Ouya hits 10,000 developers milestone
Kellee Santiago: "Partnerships with larger developers and publishers will be coming up in the next few months"
Android-based console Ouya had its big coming out party at GDC last month, and started shipping to its Kickstarter backers. At the time, CEO Julie Uhrman told us that Ouya had already signed 8,000 developers. Less than a month later, newly hired head of developer relations, Kellee Santiago (co-founder of Journey developer thatgamecompany) has told GamesIndustry International that Ouya is now up to 10,000 developers worldwide.
"It's really awesome, especially at this early stage of the console still being in the preview period. The last month I've been so excited to just interact with the Ouya developers who are really people who signed on to the mission statement of Ouya early on and are the people who are just as excited as we are about the platform. It's been great to hear and that the number continues to grow at such a rapid pace is very validating," she remarked.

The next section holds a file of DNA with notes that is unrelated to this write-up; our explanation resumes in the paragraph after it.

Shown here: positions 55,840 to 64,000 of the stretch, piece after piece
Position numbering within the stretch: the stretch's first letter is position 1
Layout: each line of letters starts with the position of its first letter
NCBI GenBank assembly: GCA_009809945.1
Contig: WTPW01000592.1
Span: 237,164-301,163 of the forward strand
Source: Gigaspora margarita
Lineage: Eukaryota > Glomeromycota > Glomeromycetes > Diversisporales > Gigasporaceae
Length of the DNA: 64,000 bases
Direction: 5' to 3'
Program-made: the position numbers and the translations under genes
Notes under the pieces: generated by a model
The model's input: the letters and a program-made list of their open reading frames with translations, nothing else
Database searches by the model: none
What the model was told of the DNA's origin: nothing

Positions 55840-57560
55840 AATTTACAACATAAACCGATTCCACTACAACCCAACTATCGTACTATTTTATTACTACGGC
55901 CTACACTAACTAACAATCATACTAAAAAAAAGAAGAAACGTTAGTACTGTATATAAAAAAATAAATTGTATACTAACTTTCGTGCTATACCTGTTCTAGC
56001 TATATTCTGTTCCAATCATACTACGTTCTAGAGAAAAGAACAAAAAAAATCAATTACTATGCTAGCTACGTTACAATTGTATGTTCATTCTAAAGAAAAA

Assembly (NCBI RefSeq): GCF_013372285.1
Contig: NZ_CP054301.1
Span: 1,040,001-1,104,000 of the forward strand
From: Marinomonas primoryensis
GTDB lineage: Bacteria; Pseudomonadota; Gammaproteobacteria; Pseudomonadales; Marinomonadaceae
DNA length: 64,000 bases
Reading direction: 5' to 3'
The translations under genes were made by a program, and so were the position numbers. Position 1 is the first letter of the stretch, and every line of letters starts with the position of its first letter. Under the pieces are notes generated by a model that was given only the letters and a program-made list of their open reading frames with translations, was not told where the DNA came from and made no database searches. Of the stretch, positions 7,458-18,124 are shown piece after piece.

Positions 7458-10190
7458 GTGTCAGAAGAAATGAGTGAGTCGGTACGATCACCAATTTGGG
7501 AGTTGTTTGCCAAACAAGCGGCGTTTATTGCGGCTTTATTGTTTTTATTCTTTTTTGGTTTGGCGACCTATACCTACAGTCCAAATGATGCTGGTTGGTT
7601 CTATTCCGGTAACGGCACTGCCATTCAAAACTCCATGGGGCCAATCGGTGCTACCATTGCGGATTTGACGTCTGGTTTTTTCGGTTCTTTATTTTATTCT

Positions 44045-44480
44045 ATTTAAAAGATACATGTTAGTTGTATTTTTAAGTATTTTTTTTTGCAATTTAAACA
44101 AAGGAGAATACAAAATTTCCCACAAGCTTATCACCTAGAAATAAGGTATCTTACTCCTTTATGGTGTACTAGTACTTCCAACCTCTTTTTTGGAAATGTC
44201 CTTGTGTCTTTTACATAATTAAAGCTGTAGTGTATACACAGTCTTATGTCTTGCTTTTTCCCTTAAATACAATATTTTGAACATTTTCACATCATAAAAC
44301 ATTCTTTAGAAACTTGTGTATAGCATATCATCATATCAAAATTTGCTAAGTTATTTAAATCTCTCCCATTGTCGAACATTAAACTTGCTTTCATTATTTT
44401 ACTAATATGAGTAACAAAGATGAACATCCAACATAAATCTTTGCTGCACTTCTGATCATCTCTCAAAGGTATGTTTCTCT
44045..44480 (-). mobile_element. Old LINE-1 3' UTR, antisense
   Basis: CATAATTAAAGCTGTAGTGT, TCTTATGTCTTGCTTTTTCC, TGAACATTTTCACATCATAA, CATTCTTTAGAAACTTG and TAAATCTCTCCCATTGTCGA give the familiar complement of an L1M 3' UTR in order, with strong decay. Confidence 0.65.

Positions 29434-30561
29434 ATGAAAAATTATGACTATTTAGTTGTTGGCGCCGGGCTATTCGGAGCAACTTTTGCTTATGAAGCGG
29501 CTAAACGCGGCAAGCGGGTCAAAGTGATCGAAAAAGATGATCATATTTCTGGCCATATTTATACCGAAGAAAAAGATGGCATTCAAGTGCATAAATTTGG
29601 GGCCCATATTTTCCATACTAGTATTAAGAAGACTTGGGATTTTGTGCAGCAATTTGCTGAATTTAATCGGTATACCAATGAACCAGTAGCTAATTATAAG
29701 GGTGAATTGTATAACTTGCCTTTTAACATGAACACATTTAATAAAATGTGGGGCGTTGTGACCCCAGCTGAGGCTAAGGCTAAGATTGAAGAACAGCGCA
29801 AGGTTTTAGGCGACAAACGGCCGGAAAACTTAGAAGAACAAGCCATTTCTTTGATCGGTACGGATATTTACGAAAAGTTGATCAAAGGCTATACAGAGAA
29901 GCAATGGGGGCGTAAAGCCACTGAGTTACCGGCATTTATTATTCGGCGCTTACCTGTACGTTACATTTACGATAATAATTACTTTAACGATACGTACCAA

A lot of the games that we (and the media at large) have seen have been rough around the edges, and certainly not polished like the triple-A games found on more expensive consoles than Ouya. That's to be expected at this early stage, however, Santiago said.
"I think a lot of the developers have appropriately approached this early phase in getting their dev kits with just playing around and experimenting with the platform, so what you see on the store today are a number of sort of raw experiments, which I think is really cool that you can have a console that has such raw material on it, but we are also seeing more just genuinely fun and polished experiences. Partnerships with larger developers and publishers will be coming up in the next few months," she noted.
"It's not so much the triple-A versus indie anymore, people are playing games of quality wherever they come from. Maybe indie is more a way of just doing business"